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A Post of Perspective...

From: Steven Dean
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Date: November 09, 2002


In this day and age of "worth" and e-bay", where is the "hobby"? For me a hobby was my Dad investing a 100 hours and 24.00 in balsa wood for a scratch built pretty killer model schooner. Or 250 bucks total for a RC airplane. Did old Plymouths go the route of Harley Davidsons...yes..they did... Meaning ...the hobby was taken away from the people who started it...the guys who rode Harley's, or drove old Mopars...because they were cool, despite the fact that they were essentially worthless...What does the word "worth" mean anyway. Would you trade your child's life for a 100 point Hemi 'cuda...???The immediate reaction is, of course not... but are we sure... I see many 100 point cars out there...obessesions, what have you, that have seemed much more important than the lives that surround them. Perspective has changed..It used to be someone would look over at a biker and think..."just don't look at him" they think "Wow...nice bike...must've cost him 25 grand at least". It's the same way with cars. I liked the fact that I was the only guy with enough balls to drive an old primered Mopar. Now ANY Mopar, or it Parts, are "worth" their weight in gold. Why,? because general investors with alot of money and not enough "cents" started trading them back in the late '80s. Then they realized cars on the market take too long to move and change hands so that left the true enthusiast with cars they can't afford...and subsequent junk becoming valuable. IE: the anything old is worth something to someone mentality. Remember Ferris Bueller and the Ferrari? There was a teenage-angst message there. The message is, please enjoy your cars , the way they are, and keep it a hobby. Obesessions have already been done. Spend more time with your lives. BTW: I am writing this more to myself than anyone else. I try to remind myself that an old car should be fun, not the equivalent of a small mortgage payment. These are the "future" good times of tomorrow, so enjoy them. Sincerely, Steve Dean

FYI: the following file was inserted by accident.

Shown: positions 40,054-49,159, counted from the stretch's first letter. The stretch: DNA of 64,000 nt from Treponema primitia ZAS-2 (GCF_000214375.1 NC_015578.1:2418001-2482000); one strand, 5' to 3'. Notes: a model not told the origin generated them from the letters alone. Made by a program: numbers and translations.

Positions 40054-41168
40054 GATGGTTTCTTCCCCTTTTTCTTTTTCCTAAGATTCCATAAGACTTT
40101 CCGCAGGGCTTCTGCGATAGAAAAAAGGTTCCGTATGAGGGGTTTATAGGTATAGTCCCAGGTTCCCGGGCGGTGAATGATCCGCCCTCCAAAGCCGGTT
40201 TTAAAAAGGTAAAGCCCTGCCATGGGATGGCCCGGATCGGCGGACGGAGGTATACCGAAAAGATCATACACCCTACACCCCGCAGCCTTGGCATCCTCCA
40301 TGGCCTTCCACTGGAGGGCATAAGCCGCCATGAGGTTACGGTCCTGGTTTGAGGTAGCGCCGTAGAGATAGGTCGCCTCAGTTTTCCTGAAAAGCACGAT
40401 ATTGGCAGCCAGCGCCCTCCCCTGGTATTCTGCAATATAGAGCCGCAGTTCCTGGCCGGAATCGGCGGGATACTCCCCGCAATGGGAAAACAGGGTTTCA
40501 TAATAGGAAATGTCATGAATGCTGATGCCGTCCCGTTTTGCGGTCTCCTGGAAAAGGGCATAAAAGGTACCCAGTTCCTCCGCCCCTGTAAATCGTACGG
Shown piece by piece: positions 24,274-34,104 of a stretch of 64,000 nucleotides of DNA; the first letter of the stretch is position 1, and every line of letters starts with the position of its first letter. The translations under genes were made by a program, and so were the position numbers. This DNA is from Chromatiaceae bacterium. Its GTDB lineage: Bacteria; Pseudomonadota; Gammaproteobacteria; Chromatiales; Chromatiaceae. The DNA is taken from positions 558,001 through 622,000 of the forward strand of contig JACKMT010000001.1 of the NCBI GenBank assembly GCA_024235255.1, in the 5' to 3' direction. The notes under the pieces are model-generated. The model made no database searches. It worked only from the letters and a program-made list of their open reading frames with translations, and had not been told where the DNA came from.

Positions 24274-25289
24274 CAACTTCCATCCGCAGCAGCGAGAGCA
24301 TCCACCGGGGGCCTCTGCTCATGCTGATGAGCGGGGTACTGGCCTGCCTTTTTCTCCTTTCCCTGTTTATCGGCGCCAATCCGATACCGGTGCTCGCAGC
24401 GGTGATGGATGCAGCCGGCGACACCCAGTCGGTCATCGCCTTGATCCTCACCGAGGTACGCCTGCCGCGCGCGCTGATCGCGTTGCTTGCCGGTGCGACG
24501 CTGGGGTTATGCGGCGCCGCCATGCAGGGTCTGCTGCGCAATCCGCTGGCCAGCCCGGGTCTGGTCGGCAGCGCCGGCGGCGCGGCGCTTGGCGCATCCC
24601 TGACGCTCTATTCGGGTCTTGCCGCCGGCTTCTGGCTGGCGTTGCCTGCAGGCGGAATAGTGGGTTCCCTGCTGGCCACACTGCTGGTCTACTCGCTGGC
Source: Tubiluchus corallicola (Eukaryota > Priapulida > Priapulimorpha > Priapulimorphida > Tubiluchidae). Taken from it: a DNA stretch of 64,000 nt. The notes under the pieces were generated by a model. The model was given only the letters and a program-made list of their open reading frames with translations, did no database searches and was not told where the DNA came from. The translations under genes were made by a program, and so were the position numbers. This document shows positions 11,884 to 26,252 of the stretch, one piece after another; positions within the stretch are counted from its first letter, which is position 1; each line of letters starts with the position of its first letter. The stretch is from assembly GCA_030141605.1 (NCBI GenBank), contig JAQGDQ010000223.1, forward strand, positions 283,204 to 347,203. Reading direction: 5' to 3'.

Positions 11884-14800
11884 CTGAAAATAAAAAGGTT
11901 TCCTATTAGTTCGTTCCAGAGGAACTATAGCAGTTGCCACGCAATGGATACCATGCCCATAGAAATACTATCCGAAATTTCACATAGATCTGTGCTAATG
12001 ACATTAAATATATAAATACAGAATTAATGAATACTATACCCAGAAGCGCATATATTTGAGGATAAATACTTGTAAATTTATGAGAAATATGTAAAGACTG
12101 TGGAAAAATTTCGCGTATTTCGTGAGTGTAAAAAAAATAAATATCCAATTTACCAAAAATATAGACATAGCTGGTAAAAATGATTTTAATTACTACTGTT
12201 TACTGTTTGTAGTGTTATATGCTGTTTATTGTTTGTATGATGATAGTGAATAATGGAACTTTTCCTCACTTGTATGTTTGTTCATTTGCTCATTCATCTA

Last changed: July 19, 2018